Email updates

Keep up to date with the latest news and content from BMC Proceedings and BioMed Central.

This article is part of the supplement: Infectious diseases of the nervous system: pathogenesis and worldwide impact

Open Access Poster presentation

Evaluation of two interspecific recombinant viruses generated from two neurotropic bovine alphaherpesviruses: genomic characterization and virulence properties in the natural host

Maria Paula Del Medico1, Maria Fatima Ladelfa1, Fiorella Kotsias1, Julien Thiry2, François Meurens3, Günther Keil4, Sonia Alejandra Romera1, Etienne Thiry2 and Benoît Muylkens2*

Author Affiliations

1 Virology Institute, Veterinary and Agricultural Science Research Centre, National Institute of Agricultural Technology, Buenos Aires, Argentina

2 Virology and Viral Diseases, Department of Infectious and Parasitic Diseases, Faculty of Veterinary Medicine, University of Liege, B-4000 Liege, Belgium

3 Institut National de la Recherche Agronomique (INRA), UR1282, Infectiologie Animale et Santé Publique, F-37380, Nouzilly (Tours), France

4 Institute of Molecular Biology, Friedrich-Loeffler-Institutes, Federal Research Centre for Virus Diseases of Animals, 17493 Greifswald-Insel Riems, Germany

For all author emails, please log on.

BMC Proceedings 2008, 2(Suppl 1):P14  doi:

The electronic version of this article is the complete one and can be found online at:

Published:23 September 2008

© 2008 Del Medico et al; licensee BioMed Central Ltd.

Poster presentation

Bovine herpesvirus 1 (BoHV-1) and bovine herpesvirus 5 (BoHV-5) are two closely related alphaherpesviruses that infect cattle. Both viruses are neurotropic but only BoHV-5 significantly replicates in the central nervous system and induces neurological disease. We previously isolated 2 interspecific recombinant viruses (R1 and R2) between BoHV-1 and BoHV-5 [1]. We report here on the precise characterization of the genetic backgrounds and on the virulence assessment of these two BoHV-1/5 recombinants in their natural host.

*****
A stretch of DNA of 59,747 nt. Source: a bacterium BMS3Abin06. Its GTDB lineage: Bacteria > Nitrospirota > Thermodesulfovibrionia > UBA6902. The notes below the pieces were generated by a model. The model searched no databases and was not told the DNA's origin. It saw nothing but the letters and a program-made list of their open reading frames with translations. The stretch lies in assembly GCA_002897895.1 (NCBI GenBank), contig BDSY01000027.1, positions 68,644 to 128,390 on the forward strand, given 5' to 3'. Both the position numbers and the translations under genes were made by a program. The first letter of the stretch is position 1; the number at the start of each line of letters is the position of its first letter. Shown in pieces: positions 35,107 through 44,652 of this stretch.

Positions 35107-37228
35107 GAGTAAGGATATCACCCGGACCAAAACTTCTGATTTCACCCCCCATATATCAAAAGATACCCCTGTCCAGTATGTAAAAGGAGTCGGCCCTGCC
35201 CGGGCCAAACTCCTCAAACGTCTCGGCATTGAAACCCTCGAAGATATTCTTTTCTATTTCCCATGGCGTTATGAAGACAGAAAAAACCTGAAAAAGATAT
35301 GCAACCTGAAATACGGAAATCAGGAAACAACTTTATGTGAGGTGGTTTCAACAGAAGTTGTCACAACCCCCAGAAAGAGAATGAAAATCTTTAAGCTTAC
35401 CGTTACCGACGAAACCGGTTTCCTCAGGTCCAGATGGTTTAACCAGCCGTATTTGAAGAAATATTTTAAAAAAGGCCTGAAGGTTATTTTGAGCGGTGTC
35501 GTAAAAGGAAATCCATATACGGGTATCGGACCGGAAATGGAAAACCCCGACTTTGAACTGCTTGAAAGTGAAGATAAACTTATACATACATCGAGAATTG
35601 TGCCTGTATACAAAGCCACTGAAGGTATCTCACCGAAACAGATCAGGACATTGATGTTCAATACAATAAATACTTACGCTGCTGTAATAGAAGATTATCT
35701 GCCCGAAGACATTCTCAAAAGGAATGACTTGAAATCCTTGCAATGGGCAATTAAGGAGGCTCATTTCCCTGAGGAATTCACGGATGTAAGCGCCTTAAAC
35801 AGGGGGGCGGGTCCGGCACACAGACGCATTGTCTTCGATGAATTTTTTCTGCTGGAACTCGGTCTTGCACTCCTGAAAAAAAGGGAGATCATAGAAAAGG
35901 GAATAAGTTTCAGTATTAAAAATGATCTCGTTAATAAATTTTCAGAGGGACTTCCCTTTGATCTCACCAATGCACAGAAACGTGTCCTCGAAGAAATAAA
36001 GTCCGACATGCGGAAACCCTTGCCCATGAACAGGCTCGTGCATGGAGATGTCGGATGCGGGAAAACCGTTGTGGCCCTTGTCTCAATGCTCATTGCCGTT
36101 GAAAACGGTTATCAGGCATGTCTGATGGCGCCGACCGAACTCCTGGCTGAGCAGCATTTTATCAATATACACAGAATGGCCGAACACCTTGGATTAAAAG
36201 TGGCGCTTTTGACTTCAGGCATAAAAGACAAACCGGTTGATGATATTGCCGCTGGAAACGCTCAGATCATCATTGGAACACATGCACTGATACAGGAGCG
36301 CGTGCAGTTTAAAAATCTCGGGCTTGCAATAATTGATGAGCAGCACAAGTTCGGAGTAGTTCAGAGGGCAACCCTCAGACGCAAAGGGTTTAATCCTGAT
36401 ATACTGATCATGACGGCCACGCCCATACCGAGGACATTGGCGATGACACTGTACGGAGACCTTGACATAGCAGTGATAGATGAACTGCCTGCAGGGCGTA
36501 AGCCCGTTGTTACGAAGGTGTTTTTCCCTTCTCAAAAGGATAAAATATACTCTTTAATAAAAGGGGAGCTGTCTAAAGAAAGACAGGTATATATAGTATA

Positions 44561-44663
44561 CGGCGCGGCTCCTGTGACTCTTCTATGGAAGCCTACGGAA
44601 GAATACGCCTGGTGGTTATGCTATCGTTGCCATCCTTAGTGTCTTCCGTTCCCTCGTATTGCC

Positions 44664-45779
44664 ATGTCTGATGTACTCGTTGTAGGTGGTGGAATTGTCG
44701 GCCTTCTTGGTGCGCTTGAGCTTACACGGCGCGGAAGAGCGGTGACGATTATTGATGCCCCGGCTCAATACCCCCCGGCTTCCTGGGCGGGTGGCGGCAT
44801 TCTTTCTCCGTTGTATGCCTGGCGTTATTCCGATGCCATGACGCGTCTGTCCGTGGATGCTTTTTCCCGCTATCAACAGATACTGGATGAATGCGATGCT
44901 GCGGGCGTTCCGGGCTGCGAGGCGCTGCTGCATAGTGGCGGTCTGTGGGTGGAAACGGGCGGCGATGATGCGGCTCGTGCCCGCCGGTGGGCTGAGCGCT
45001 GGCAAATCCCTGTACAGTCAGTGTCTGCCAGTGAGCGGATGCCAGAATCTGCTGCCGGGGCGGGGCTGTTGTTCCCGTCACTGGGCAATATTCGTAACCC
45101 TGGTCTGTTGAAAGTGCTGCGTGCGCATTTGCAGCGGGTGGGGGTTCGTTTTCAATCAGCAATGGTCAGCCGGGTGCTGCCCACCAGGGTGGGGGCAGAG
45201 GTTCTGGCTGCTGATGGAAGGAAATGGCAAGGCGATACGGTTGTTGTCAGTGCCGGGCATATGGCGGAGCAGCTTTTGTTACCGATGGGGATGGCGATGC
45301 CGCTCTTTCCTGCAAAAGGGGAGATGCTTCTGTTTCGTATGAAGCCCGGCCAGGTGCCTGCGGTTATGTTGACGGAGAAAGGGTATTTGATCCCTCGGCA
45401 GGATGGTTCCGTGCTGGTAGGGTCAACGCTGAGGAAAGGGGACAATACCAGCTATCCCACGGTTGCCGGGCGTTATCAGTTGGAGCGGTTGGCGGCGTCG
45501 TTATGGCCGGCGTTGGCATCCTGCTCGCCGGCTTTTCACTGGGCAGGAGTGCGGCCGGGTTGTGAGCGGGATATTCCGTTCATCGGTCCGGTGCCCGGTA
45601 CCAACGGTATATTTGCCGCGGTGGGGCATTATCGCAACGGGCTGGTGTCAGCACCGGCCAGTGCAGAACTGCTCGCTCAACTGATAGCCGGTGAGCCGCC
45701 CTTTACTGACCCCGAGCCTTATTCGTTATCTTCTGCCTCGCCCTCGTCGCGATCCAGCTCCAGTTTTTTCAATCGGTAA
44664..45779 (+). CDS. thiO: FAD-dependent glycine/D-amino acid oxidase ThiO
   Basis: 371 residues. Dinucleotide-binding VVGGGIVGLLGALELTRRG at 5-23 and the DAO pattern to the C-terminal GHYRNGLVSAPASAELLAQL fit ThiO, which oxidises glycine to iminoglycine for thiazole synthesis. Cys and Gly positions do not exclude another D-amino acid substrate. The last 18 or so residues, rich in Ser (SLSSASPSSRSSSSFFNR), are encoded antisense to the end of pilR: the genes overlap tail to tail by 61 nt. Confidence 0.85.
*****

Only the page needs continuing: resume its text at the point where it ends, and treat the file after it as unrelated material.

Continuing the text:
An exhaustive PCR/sequencing approach led us to identify the precise location of the two cross-over (CO) points where recombination events occurred between the parental strains. The first CO occurred in a 44 base pairs (bp) sequence of homology at the 3' end of the UL28 encoding genes of BoHV-1 and BoHV-5. The resulting recombinant (R1) inherited 37% of the BoHV-1 genome. The rest of its genome (63%) is homologous to BoHV-5 containing the final region of the unique long (UL) region (from UL27 to UL0.5), the internal and terminal repeats (IR and TR) and the unique short region (US). The second CO occurred in a 39 bp sequence of homology within the UL43 gene. The resulting recombinant (R2) is mainly composed of BoHV-1 sequences (86%). It is homologous to BoHV-1 in a large portion of the UL region (from UL43 to UL0.5), in the IR/TR and in the US region. BoHV-5 sequences account for 14% of its genome content.

In order to study the in vivo virulence of the two recombinants, six groups of 4 animals each were inoculated with the recombinant, parental and control viruses. Data obtained from the virology and serology indicated that parental BoHV-1 and R2 were fully attenuated viruses, BoHV-5 was mildly virulent in the natural host and R1 displayed an intermediate virulence pattern between its two parental strains.

In conclusion, this study provided a detailed analysis of two interspecific recombinant viruses generated from closely related alphaherpesviruses infecting the same natural host. It demonstrated that recombination can occur with very short fragments of sequence homology. Recombination is efficacious at enhancing alphaherpesvirus diversity and is susceptible to increase virus replication properties in vivo.


  1. Meurens F, Keil GM, Muylkens B, Gogev S, Schynts F, Negro S, Thiry E: Interspecific recombination between two ruminant alphaherpesviruses, bovine herpesviruses 1 and 5.

    J Virol 2004, 78:9828-9836. PubMed Abstract | Publisher Full Text | PubMed Central Full Text OpenURL